Larry In Atlanta

(Although we say “Atlana” down here)

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Backup like your life depends on it

In 2018, the city of Atlanta was hit by a ransomware attack that crippled them for days. Officials said that they did not pay the ransom, but have not stated how they recovered the data. Also in 2018, a hospital was hit. They paid $55,000 to get their data back.

More recently 22 municipalities have been hit in 2019. Now Henry county south of Atlanta has been hit and as I write this they are unable to conduct business.

For those of you who don’t know what ransomware is, it’s when a malicious program is run on a computer that encrypts all of the data on that machine. Not the operating system or programs that run on it, but all documents, videos, music, etc. The data is still there, but no one is able to access it. But it goes much further than that. It also encrypts all of the data on the network that it’s attached to. That can cripple an entire municipality or business. The bad guys then contact the victims and demand ransom (usually in bitcoin to stay anonymous) before they will release the key that will decrypt the data.

Sometimes, like in the case of Atlanta, this malicious program which is usually referred to as “malware” was the product of a “brute force attack”, meaning that the bad guys targeted weak passwords to get into the network. But in most cases the malware is run freely by someone using a computer, either at a business or a home user. Yes it happens to home users too. They probably opened an attachment in an email. Sometimes that’s all it takes.

The point I’m eventually getting to is there are a couple of ways to avoid getting ransomware, or any type of malware for that matter. And no, I’m not talking about virus protection. Virus protection software is like the police. They show up after your house has been broken into, they’re not sitting outside in the driveway waiting. One way is to not open any attachments unless you are 100% sure that it came from a trusted source. The other way, which is a little more complicated for the non techie, is to not run windows as an administrator. Have an administrator account, but your normal account should be a ‘user”. That way you won’t be able to install anything without the administrator password. Now this won’t stop you from installing malware, if you’re bound and determined to enter the password and install the malware nothing will stop you, but running as a user will stop the malware from installing by itself. If you’re not sure how to do this, you can search online, there are plenty of places where you can learn how to do this. This is one.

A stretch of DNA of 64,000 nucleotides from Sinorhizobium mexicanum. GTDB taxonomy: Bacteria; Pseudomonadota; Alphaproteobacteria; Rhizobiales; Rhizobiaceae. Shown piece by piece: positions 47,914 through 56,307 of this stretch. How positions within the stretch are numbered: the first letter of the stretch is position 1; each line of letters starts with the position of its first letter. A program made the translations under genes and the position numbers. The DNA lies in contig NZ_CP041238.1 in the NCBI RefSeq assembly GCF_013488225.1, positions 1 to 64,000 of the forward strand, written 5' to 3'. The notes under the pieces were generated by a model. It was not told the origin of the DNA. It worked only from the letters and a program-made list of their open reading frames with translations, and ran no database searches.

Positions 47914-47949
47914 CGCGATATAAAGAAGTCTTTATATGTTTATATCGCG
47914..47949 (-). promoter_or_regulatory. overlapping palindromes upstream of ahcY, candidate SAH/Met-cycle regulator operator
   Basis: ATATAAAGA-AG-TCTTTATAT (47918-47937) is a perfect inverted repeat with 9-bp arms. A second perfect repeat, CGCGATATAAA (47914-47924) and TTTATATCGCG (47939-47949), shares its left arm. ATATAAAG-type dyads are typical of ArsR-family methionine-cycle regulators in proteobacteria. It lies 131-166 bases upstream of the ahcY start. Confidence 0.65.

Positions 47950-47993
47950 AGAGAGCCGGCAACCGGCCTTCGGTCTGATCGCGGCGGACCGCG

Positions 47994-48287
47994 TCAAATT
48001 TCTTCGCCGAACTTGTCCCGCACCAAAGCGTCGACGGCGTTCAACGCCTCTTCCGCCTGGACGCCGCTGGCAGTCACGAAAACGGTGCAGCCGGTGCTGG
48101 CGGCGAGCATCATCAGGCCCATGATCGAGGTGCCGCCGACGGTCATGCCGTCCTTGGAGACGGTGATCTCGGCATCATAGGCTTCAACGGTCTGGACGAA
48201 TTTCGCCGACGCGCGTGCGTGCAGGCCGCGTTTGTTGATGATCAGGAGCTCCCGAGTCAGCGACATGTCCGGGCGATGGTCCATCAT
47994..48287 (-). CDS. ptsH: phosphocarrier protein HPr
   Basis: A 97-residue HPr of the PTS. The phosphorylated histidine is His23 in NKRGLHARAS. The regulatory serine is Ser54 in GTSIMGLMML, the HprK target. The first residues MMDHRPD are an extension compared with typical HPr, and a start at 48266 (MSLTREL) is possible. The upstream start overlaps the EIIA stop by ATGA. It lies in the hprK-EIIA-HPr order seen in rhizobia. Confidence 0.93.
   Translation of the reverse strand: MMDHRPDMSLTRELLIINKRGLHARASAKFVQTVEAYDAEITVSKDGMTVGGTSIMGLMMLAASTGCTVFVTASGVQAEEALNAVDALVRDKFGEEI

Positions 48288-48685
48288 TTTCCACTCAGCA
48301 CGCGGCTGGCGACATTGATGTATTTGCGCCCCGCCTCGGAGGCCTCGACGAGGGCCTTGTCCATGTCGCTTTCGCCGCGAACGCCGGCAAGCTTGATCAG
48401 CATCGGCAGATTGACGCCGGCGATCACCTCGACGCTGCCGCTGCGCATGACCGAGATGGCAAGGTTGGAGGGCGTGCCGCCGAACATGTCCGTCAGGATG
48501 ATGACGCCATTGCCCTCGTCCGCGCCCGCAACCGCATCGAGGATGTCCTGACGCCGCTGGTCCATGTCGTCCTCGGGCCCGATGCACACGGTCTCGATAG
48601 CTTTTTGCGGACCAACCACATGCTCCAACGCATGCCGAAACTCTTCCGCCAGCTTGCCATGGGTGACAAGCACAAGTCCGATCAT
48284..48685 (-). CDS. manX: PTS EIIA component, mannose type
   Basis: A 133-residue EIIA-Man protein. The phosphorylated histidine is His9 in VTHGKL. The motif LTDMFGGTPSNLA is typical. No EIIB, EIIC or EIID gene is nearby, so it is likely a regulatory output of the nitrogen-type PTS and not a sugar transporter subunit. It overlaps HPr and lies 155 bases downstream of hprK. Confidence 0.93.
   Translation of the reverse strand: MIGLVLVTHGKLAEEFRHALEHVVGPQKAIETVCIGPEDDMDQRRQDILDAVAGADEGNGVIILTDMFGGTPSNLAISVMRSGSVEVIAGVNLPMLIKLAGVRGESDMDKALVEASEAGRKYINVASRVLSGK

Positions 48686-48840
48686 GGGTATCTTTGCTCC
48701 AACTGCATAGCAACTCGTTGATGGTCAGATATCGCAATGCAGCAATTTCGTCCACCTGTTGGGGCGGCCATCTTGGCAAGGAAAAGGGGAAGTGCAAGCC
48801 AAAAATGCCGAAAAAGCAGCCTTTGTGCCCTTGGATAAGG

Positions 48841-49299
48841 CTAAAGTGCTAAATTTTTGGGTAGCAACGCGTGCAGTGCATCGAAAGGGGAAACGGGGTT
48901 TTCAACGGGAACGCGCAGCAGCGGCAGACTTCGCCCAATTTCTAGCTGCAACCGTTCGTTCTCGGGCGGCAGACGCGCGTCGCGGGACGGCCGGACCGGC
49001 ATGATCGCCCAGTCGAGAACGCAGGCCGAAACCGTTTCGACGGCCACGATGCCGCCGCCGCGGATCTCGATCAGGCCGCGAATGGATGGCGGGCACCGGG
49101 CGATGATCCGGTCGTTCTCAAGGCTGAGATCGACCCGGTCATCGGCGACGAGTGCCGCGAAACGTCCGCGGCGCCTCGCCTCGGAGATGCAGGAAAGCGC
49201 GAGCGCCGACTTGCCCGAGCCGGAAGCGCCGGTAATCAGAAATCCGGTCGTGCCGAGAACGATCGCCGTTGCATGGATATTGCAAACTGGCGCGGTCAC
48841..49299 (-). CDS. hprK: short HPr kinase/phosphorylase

But even doing both of those might not stop malware. Bad guys are getting smarter and trickier, finding all kinds of ways to get someone to install their ransomware. There’s also the fact that the hard drive on your computer is going to die if you use it long enough. That can be just as bad as ransomware. It happened to me about a year ago (the hard drive fail, not the ransomware). What is the best protection? Backup, backup, backup. This is what I do: I use a service which backs up all my data into the cloud (encrypted so no one can see it) and also to an external hard drive that sits in the floor. I use Crash Plan, but there are many others that do just as good of a job, just search “online backup”. That way I have three copies of everything. Doesn’t matter if my hard drive fails, or Boris and Natasha somehow tricks me I simply install a new drive or wipe the old one and recover my data from the backup. Even some disaster like a house burning down wouldn’t cause me to lose data because a copy is on Crash plan’s servers. For those of you that don’t want to pay for a service, you could simply use windows backup and two external hard drives (or thumb drive if you don’t have a lot of data) and keep one off site somewhere. Do this regularly depending on your usage and how often you generate data.

(There is a third way. That is to not use windows. I personally run Linux most of the time, but Apple’s OSX would be just as good. No, they’re not invincible to malware, it’s just that Apple has 12% of the market,and Linux has less than 2%. If you’re going to go fishing, you pick the pond with the most fish.)

I hope Henry County has backups.

Folks, we have control over our digital assets, please take time to set up a separate administrator account and install and use a backup. You’ll thank me one day.


Hold On!

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